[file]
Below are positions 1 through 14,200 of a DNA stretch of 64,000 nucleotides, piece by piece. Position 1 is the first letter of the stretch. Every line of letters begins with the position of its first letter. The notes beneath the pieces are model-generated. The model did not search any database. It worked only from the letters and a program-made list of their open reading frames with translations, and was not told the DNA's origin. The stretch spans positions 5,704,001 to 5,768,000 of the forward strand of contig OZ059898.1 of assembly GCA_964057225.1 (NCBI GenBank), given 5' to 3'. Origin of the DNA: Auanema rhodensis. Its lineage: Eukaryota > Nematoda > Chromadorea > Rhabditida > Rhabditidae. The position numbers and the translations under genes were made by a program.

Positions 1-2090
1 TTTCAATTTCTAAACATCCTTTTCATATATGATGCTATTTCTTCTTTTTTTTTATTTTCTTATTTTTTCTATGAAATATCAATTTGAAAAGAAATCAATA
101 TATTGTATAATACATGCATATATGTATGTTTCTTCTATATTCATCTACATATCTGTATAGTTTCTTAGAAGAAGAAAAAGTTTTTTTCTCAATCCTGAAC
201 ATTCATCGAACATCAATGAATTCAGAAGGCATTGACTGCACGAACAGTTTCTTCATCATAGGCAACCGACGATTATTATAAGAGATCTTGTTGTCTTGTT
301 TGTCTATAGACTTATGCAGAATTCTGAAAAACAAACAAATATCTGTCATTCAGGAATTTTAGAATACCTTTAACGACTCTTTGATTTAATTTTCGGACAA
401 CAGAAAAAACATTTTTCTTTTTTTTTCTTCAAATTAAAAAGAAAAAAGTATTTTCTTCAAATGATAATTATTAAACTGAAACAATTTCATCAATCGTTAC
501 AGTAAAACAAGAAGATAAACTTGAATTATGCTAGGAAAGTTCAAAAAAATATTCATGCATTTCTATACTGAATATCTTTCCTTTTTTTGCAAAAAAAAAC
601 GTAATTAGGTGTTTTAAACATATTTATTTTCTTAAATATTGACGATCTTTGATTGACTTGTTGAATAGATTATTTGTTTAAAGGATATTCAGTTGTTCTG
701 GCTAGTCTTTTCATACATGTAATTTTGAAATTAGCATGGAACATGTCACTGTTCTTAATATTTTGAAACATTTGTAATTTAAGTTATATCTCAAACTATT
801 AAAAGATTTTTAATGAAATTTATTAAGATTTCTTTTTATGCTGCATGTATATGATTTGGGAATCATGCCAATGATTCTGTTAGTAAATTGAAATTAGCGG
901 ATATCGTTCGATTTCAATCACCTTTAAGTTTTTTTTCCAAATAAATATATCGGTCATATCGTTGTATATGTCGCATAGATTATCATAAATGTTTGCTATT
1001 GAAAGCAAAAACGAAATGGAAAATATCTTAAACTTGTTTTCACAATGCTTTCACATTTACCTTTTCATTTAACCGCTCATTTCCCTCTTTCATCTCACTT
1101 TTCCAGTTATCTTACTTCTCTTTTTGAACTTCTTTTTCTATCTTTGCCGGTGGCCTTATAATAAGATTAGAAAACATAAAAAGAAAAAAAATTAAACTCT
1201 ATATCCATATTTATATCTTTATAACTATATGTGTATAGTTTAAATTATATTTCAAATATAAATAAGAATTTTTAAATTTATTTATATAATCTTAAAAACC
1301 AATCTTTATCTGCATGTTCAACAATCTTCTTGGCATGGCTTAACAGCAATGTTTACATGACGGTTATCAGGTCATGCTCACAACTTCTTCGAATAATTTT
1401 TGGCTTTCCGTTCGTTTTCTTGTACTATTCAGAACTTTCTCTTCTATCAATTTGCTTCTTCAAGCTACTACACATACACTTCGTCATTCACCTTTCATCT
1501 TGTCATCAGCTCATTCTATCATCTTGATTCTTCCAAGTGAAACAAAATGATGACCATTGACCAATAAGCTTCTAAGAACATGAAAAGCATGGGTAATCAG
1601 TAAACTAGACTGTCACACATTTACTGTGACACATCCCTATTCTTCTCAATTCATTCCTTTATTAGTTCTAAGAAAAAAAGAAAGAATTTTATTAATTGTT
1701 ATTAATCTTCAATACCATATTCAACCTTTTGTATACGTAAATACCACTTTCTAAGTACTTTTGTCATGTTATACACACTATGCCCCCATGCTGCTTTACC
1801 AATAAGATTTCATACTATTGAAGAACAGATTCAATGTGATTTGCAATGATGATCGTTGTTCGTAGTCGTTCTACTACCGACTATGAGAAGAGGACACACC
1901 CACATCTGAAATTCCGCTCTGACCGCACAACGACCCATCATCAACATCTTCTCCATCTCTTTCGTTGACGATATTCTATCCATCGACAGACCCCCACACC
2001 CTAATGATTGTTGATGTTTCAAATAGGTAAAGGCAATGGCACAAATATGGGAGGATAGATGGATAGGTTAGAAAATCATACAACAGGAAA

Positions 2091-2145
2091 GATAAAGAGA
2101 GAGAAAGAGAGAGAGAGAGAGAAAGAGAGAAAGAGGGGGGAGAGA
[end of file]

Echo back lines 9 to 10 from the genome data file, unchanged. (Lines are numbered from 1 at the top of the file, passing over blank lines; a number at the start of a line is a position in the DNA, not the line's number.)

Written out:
601 GTAATTAGGTGTTTTAAACATATTTATTTTCTTAAATATTGACGATCTTTGATTGACTTGTTGAATAGATTATTTGTTTAAAGGATATTCAGTTGTTCTG
701 GCTAGTCTTTTCATACATGTAATTTTGAAATTAGCATGGAACATGTCACTGTTCTTAATATTTTGAAACATTTGTAATTTAAGTTATATCTCAAACTATT